2010 | Berlinale Shorts

With Open Eyes

Once again this year the Berlinale Shorts shed the conventional language of film and, in many cases, position themselves “between the arts”. We talked to section curator Maike Mia Höhne about taboo subjects and the storytelling possibilities offered by the short format.

Photos of God by Paul Wright

The Berlinale Shorts are so diverse that they are difficult to categorize and are always a source of hidden surprises. This is one of the things that makes them so appealing. How do you manage to group so many different cinematic forms together in programme slots?

Primarily I curate according to my feeling and combine the films in the programme based on association. The challenge is the high degree of complexity in the films. With all their formal and thematic abundance, these films require time and space. Sometimes seeing two films alone provides enough conversation material following the screening. We’re trying to counteract the danger of being overwhelmed by the abundance in that we are, for the first time this year, organizing special film discussions in the Arsenal – alongside a balanced programme. The era of the narrative joke of the aughts is over. The exception proves the rule: 12 Jahre (12 Years) has a wonderful script and has more than just a joke up its sleeve.

Can you identify anything specific that distinguished this year’s selection process and the submitted films from those of previous years?

At first glance, one definitely notices a successive increase in the number of submissions over the past few years. Nonetheless, only a manageable number of films play a role in the final decision-making process. That doesn’t mean that the others were bad. Many films simply don’t fit the format we want in our programme. One could also say that there is a trend towards longer films. Apart from that, one can also see that things made economically viable thanks to video, such as trying out many different perspectives or angles, are found in current film productions. This becomes especially apparent in the Retrospective PLAY … SHORT! | 1&2, in which the films are often just half the length of those made today, yet employ very different cinematic language: the length given to storytelling was constrained by the material. Parachute from 1985/86 is a textbook example of the economy of shots that is indispensable for the story and at the same time comprises the core and unique character of this short film. When compared to the films of today, this difference becomes all the more noticeable.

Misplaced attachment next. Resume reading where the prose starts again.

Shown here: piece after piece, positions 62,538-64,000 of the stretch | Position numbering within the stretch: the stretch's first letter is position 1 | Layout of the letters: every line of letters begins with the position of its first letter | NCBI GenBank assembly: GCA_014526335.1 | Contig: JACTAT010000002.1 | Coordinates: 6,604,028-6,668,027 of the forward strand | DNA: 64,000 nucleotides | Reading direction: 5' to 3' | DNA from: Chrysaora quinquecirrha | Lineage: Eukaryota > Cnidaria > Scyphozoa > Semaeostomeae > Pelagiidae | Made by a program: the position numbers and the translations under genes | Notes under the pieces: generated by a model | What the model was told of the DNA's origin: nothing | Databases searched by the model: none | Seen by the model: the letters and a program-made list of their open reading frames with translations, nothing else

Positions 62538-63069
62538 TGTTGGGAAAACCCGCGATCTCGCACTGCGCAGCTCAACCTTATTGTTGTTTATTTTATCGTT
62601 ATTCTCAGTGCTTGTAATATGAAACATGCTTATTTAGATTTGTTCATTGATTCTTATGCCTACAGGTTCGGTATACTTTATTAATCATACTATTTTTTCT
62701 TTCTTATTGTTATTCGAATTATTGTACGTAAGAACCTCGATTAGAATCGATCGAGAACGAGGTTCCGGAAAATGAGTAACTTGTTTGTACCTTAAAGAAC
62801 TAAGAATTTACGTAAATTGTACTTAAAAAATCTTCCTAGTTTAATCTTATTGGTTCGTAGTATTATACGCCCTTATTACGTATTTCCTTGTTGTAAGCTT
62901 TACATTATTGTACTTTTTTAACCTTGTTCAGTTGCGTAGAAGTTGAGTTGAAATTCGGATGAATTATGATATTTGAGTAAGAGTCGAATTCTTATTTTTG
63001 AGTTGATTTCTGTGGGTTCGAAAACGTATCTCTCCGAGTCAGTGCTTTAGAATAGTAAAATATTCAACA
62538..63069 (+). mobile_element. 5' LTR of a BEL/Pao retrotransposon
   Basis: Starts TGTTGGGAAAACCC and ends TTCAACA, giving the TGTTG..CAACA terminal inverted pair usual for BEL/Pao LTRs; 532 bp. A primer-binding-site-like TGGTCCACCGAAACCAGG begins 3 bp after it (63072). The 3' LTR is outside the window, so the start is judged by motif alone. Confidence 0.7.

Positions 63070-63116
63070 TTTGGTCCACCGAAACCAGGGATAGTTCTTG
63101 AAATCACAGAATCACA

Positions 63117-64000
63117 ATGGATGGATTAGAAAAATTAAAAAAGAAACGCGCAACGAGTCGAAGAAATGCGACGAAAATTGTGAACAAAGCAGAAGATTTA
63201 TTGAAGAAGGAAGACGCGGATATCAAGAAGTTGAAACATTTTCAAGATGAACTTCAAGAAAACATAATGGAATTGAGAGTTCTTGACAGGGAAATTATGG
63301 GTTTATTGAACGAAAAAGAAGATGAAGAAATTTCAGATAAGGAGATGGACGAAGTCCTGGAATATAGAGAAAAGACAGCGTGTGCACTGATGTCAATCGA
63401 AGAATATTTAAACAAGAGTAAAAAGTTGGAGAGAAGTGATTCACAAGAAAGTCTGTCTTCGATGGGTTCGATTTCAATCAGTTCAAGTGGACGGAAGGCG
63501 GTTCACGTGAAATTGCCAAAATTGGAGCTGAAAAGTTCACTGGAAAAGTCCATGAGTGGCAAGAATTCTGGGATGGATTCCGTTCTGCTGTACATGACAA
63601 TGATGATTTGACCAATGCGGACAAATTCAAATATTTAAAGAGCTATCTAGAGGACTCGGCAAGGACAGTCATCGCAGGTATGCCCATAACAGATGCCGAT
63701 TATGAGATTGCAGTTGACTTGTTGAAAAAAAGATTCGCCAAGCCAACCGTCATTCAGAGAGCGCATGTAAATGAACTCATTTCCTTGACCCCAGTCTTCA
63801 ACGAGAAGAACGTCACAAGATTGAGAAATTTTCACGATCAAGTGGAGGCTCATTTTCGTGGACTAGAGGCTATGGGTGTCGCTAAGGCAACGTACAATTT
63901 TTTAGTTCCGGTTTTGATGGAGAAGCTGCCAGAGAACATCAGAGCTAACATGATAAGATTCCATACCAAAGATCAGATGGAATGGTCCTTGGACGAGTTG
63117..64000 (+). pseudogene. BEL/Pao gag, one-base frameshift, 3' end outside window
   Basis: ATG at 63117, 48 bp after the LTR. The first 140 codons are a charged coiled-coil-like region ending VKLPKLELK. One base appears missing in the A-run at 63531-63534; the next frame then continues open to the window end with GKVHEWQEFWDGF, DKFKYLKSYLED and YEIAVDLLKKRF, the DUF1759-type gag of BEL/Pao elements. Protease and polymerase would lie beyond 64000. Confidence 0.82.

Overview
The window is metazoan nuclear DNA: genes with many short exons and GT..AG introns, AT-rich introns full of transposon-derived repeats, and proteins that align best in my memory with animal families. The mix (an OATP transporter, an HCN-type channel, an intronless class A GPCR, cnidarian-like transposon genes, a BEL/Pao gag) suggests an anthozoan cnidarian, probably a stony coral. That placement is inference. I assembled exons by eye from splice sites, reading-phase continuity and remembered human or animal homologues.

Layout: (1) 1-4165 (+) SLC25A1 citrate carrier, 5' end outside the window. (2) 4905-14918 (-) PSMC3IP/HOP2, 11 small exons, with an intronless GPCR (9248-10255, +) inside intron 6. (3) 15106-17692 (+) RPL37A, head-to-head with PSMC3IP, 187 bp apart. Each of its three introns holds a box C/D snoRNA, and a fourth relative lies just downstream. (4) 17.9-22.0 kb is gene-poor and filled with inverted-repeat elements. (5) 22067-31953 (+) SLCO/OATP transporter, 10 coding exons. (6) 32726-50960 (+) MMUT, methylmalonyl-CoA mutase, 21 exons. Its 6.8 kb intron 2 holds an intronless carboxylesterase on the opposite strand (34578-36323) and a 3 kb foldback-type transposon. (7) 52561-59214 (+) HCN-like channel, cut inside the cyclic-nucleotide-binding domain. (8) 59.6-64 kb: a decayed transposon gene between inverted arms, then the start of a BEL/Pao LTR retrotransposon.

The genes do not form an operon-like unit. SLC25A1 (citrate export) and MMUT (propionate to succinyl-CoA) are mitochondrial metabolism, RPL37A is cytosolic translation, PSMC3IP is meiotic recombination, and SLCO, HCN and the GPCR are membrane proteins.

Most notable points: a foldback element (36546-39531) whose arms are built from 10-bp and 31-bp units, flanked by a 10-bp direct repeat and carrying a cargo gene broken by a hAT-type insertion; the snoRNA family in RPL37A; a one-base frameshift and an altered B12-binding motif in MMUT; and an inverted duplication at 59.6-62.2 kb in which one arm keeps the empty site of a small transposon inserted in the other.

12 Jahre (12 years) by Daniel Nocke

To me, many films seem to display an unease or insecurity about the idea of expressing a purely rational view of the world. Sometimes you see this very clearly, as in Math Test, often in much subtler ways, as in In the Air, Out in that Deep Blue Sea or Yellow Moon. Could the motto of this year’s Berlinale Shorts programme, or even a motto for the section in general, lie in this demonstration of alternative points of view?

Surely, one can identify an opening up of the gaze, away from a rational perception of the world as a thread that runs through the programme. This applies both to the formal as well as the thematic approaches of the films. Colivia (The Cage) from Rumania is surely one of the most traditional films in terms of its realization, nonetheless a gem – all the more so for this reason: with subtle cinematic means the film shows us the development of communication channels within a family. Starting from here, one follows a path towards an opening up towards alternative cinematic possibilities and variations. This happens in most the films on most levels. Formally and thematically, but also from a wider perspective which looks towards the future with hope. Unplay, for example, reveals its own approach in a very changed moral position towards feminism, and breaks away from and rethinks its own categories.

Resolute Forms

Despite all the many different themes and aesthetic processes, the formal stringency, with which most of these films have been made, is very noticeable. Is the fact that stylistic consistency is easier to achieve one of the great advantages of short film?